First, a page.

Business insurance is a broad category of insurance coverages designed for businesses. It is also called commercial insurance. Businesses buy insurance to protect themselves against financial losses resulting from lawsuits or physical damage to company-owned property. A business that has no insurance may be unable to continue operating after a loss occurs.
Protects You Against Large Losses
Business insurance protects your company from losses that could significantly impact your operations. Examples are a fire that destroys your company's building and a large bodily injury claim that results from a slip-and-fall incident at your child care business. Such events can be very costly. If they aren't covered by insurance, they could bankrupt a small company.
Business insurance does not cover every loss. It is not intended to cover small losses that your company can easily absorb.
For this reason, many commercial policies contain deductibles. An example is commercial auto physical damage coverage. Suppose you have purchased comprehensive coverage on a company truck. If a rock nicks the truck's windshield, the cost of repairing the glass will likely fall within the deductible that applies to your comprehensive coverage.
Some risks are excluded under business policies even though they may cause large losses. For instance, earthquakes and floods are excluded under standard property policies because they can cause many large losses within a small geographic area. Coverage for these perils is available under specialized insurance policies. A few risks cannot be insured at all. Most businesses cannot insure their commercial property against damage caused by war, radioactive contamination, or seizure by a government authority.
Types of Coverage You May Need
There are two main types of losses that businesses may sustain: damage or destruction of physical assets and monetary damages resulting from lawsuits. Businesses can protect themselves against damage to physical assets by purchasing commercial property insurance. They can safeguard their company against the cost of third-party lawsuits by buying commercial liability insurance.
Property insurance may be purchased by itself or in combination with liability insurance. Many businesses buy property insurance separately in the form of a commercial property policy. The latter covers buildings, machinery, office furnishings and other types of property commonly used by businesses. Small businesses often obtain property insurance by purchasing a business owners policy (BOP). A BOP is a package policy that includes both property and liability insurance.
Property, liability and BOP policies are flexible so coverages can be added or deleted via endorsements as needed.
Two other coverages many businesses need are commercial auto and workers compensation coverages. A business auto policy covers trucks, cars, and other vehicles used by businesses. It includes commercial auto liability and physical damage coverages. Note that personal auto policies should not be used to insure vehicles owned by businesses.
Most businesses must purchase workers compensation insurance to comply with state worker protection laws. A workers compensation policy provides benefits like medical coverage and disability that injured workers are entitled to receive under state laws. The policy also includes employers liability coverage, which protects your business from lawsuits filed by injured workers.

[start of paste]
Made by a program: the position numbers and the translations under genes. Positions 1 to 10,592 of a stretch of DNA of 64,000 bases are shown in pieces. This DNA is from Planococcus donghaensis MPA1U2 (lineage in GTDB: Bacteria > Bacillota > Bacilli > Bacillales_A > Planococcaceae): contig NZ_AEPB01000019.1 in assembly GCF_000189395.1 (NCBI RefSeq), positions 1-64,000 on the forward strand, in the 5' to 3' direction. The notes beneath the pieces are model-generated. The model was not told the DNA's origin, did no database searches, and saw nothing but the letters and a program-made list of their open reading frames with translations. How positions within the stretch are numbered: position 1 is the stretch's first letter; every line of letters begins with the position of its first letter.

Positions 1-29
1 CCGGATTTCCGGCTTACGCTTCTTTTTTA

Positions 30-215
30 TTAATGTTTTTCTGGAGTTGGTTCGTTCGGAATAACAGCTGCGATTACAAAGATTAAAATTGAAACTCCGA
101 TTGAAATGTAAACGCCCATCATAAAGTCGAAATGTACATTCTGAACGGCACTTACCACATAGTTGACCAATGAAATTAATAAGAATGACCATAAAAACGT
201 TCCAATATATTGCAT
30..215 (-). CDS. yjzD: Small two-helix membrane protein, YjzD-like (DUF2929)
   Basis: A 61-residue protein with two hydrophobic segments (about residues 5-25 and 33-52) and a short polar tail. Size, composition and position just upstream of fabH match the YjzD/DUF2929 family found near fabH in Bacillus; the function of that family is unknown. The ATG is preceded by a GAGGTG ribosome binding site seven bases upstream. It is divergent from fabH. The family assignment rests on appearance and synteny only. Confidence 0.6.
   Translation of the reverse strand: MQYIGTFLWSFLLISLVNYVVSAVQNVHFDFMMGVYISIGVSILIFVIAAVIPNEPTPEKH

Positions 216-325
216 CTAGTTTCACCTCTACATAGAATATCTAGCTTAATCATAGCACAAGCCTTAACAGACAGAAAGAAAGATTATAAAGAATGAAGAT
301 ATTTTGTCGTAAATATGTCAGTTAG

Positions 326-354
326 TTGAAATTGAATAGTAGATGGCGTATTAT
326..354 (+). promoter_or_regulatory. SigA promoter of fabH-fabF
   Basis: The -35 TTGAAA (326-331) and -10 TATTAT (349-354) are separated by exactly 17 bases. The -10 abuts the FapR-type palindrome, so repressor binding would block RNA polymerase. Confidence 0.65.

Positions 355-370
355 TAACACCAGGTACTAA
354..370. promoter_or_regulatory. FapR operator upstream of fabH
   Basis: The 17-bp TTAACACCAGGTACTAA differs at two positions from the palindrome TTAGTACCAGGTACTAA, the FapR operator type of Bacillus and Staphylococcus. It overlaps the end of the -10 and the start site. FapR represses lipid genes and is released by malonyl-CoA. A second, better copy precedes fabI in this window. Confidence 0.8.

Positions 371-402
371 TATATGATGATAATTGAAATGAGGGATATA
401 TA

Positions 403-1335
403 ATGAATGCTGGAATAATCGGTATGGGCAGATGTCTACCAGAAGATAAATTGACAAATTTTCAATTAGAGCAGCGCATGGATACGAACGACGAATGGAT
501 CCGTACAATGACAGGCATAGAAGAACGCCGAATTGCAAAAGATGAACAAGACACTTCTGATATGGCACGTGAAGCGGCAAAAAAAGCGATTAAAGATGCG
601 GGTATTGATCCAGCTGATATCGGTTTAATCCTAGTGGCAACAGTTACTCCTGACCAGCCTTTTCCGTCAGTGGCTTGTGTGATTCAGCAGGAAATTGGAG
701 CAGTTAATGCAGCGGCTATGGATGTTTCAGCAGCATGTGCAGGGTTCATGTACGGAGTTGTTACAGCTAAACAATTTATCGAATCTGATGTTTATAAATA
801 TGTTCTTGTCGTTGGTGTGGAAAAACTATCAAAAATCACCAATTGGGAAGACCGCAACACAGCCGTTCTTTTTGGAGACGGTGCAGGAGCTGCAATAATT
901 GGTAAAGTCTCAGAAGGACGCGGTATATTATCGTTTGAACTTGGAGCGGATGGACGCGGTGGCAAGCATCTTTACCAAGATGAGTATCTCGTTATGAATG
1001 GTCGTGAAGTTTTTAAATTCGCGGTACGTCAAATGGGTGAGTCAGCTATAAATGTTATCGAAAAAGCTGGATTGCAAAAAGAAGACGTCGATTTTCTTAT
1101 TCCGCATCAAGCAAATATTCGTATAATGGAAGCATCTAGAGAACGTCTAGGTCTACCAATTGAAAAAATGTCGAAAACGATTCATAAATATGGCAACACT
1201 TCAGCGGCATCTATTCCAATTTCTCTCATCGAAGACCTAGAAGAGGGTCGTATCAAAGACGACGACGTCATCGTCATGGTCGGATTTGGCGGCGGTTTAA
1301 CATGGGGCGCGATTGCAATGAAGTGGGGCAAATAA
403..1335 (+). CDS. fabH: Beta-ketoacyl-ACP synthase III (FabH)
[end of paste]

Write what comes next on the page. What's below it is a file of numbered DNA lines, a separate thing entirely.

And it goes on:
Steps to Buying Insurance
Buying insurance for a business is a process that involves five key steps.
Before buying insurance, you should have a basic understanding of the four coverages described above: general liability, commercial auto, commercial property, and workers compensation. You may also need other types of coverage, such as errors and omissions liability or a commercial umbrella. It may be helpful to ask other business owners in your industry what insurance coverages they have.
Analyze Your Business
The next step is to assess your business so you can describe your operations to others. Prepare a written description of your business, explaining what it does and how it operates. Create a flowchart that describes each step of your operations. Make a list of the property your business owns.
Choose an Agent or Broker
Insurance is a people business. You'll need an agent or broker with whom you can develop a long-term relationship. This person should be a licensed professional with a good knowledge of insurance coverages. He or she should also understand the insurance marketplace. Give your agent your written description of your business. Provide any additional information he or she requests. The more your agent knows about your business, the better he or she will be able to meet your insurance needs.
Your agent or broker should recommend coverages appropriate for your business. He or she should complete applications and submit them to one or more insurance companies. When the insurers provide quotes, your agent should help you review and compare them so you can choose the best options. Once you have made your selections, your agent may collect the premiums from you or instruct you to pay them directly to the insurer.
Review Your Insurance Coverages Regularly
Your business isn't cast in stone. It will grow and change over time. Your insurance policies need to reflect those changes. You may need to buy additional coverages, or increase or reduce your limits. Meet with your agent or broker once a year, before your policies renew, to assess your coverages.
Article edited by Marianne Bonner